Wednesday 24 January 2018

Guilt trips and sad eyes but our heroes will not be bullied on home soil

Paul O'Connell will give leadership as he has always done
Paul O'Connell will give leadership as he has always done
Billy Keane

Billy Keane

There was a time when the Irish suffered from a terrible dose of Catholic guilt. So there you'd be on the night of a big rugby game, with the girlfriend in your arms, and the testosterone bubbling over like a pot that has been left sit for far too long on a hellish-hot hob.

Sad, isn't it? Nowadays we're suffering from an excess of alliteration.

Back then, in the days of our first youth, there used to be a gallery of martyred saints, with sad eyes, strategically placed by the mothers of Ireland around couches in bedsits.

So there you'd be about to make the move round the fringes. But above on the wall, the basset eyes of the jaundiced old nun who was eaten by cannibals are staring down. Guilt sets in to your girl.

You spend the rest of the night holding her ball of wool while she knits you a hat with a green bobble on top, for wearing at matches. It was her way of showing just how much she loved you. There were no cable ties back then. We were tangled up by balls of wool and chaperoned by holy pictures.

The English too suffered from guilt. Post-colonial it was. The English in Lansdowne sang 'God Save The Queen' in tones so restrained the highest note wouldn't flush out a hush in the library.

Our guests have some sort of vague notion their country had done some terrible wrong to Ireland but very few of the English had even the slightest idea of what exactly it was their ancestors did to us.

The fact was The Age of Empire sent more armies than we do emails and if the school kids in the conquering countries were to be told of every massacre, they would never have learned how to read and write.

So it was the English were exceedingly polite but there was more. The Irish and English rugby supporters get on very well. There's lovely history between us too. The English were the only home nation to show up when the paramilitaries threatened to bomb Lansdowne Road. The English team were applauded on to the field for ten minutes.

That was when rugby fans were in situ at kick-off. Remember it's not a frigging picnic that you're here for. Cheer your team on to the field. It gives the players a mighty boost.

While the supporters get on exceedingly well, the players are out to dominate the opposition. England have often bullied us on home soil while their fans were passing around hip flasks.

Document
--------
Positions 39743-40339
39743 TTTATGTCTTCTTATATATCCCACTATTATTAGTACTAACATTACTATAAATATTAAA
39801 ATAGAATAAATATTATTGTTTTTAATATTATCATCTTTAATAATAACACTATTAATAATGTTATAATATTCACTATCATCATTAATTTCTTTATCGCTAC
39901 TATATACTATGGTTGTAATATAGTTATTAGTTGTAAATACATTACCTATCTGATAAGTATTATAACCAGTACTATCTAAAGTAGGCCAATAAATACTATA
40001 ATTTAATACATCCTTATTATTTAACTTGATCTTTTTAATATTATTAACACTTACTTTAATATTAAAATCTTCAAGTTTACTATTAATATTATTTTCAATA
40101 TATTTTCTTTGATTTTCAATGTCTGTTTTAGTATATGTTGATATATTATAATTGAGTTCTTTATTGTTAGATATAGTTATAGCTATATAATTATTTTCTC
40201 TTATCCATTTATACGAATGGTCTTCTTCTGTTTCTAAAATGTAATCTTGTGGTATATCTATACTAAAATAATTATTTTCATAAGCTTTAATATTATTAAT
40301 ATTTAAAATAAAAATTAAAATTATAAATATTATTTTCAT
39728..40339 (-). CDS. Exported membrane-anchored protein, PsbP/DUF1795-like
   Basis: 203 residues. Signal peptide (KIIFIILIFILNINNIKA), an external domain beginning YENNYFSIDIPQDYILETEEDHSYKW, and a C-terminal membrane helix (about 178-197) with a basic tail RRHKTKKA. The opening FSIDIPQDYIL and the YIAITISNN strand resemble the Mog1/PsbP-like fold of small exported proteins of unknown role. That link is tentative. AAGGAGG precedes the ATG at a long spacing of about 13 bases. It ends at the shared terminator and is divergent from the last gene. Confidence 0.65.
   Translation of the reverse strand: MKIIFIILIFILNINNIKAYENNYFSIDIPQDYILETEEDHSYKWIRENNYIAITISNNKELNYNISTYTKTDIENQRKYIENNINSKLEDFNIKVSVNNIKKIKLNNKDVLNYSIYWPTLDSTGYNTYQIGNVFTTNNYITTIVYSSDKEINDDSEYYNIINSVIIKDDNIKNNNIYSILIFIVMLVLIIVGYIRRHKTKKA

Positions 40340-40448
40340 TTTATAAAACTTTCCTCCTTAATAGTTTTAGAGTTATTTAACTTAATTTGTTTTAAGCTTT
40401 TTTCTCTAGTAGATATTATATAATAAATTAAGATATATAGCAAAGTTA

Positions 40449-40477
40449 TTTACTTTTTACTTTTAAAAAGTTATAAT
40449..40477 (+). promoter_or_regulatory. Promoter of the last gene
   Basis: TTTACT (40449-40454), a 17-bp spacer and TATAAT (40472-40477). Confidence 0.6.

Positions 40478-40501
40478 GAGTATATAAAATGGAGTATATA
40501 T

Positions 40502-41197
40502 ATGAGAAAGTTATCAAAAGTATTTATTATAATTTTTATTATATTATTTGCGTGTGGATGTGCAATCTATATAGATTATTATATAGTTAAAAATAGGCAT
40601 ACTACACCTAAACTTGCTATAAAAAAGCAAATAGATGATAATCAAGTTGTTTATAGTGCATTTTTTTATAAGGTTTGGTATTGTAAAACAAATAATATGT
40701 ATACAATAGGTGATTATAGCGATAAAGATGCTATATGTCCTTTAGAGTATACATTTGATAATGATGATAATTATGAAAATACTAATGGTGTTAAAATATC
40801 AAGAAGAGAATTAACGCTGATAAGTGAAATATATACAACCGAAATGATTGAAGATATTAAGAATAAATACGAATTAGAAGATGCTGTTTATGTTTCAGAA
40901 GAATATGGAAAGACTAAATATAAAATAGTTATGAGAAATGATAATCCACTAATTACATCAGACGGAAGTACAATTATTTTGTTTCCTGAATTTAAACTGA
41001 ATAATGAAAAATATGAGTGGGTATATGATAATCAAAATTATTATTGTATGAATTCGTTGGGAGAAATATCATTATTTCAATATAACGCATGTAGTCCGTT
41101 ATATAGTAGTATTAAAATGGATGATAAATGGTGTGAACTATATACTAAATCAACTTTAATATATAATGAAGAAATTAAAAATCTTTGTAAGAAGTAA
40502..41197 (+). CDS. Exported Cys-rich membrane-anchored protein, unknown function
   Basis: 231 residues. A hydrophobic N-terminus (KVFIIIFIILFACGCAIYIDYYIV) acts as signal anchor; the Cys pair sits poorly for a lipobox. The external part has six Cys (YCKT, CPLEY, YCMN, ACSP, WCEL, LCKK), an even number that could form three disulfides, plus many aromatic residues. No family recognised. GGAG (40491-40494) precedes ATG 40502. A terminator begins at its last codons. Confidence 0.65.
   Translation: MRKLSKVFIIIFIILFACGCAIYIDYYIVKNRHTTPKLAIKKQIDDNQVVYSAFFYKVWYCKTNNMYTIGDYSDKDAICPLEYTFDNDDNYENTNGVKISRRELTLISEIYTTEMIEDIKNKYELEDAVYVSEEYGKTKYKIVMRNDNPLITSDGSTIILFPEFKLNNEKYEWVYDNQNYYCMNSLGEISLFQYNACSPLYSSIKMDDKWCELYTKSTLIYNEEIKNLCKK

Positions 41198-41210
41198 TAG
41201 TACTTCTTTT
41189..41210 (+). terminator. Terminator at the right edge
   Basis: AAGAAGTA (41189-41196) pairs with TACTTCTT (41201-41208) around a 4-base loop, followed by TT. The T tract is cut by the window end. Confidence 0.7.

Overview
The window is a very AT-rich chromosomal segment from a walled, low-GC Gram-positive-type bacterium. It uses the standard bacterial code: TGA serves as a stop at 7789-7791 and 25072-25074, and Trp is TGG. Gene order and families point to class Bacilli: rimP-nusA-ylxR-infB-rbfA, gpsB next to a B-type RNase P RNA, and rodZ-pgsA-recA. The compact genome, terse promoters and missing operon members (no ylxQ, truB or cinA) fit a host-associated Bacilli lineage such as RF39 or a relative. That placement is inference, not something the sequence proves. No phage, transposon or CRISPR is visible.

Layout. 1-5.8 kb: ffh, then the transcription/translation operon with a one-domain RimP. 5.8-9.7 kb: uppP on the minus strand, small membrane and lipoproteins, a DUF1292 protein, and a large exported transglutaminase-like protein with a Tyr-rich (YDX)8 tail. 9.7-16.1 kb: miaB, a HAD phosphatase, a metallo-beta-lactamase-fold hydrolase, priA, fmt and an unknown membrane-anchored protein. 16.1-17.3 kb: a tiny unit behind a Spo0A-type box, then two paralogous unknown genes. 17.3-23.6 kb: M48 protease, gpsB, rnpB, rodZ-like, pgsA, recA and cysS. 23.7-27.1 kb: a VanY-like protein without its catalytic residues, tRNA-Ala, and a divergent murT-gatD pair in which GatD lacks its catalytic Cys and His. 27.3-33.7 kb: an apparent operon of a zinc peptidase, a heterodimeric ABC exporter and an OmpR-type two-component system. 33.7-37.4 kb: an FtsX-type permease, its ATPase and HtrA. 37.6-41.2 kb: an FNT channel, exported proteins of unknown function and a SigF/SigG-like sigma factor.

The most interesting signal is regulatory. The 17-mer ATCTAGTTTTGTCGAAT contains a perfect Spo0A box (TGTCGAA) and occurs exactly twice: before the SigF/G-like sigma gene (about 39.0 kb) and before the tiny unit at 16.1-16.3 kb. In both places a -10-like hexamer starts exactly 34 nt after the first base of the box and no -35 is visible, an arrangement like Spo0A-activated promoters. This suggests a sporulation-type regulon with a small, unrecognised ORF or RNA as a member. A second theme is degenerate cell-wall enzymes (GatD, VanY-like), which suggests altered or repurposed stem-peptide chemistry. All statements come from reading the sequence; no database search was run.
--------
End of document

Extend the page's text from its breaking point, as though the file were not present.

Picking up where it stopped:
There was a day though when the players were made to feel guilty. In Croke Park. The English team were lectured about the Bloody Sunday massacre that took place in the very stadium where they were due to play Ireland. It took all the fire out of their bellies. I wonder could we get the esteemed historian Professor John A Murphy to give a talk on Easter 1916 in the English dressing room just before kick-off.

England will try to bullock their way through, which is fair enough, and we will have to stand up to the constant dipping of the shoulders. Their plan is to wear us out. Paul O'Connell will give leadership as he has always done. He is the epitome of manliness, honesty, bravery and savvy. Tomorrow might be his last Six Nations game in Dublin.

Then there's the wanted poster with Jonathan Sexton's face on the front. The officials at the French match missed at least two late tackles on our out-half. Could it be that a dodo flew over the Aviva and all 57 officials looked up? Soon enough, star players will become extinct.


Ireland will target young Ford. I hope the lad plays well. It takes time to mature but he is a good player and looks sure to become a great player.

Ruby Walsh is a big rugby fan and was recovering from another serious injury when we asked: "How long will you keep going?"

"As long as my nerve lasts," came the reply Ruby went on to explain that when jockeys who have suffered terrible injuries get to a certain age, and maybe have a family to worry about, they ease up coming in to the fences. Ruby, like Jonathan Sexton, is as brave as ever. And they will always be brave.

Those who love our heroes pray not so much for success but that they come home safe. Jonathan is not made to sit back in the pocket out of harm's way. He needs to choose his hits though. Last year Conor Murray and Jonathan were injured in Twickenham from tackling the big men on the rat run to the Irish line.

For the most part, the English do not do French sneaky hits. But in boxing, 15 stone never fights 18 stone.

Ireland to win then, by a single point. With so little between the teams, I must remember to say a prayer to the martyred nun. She owes me one.

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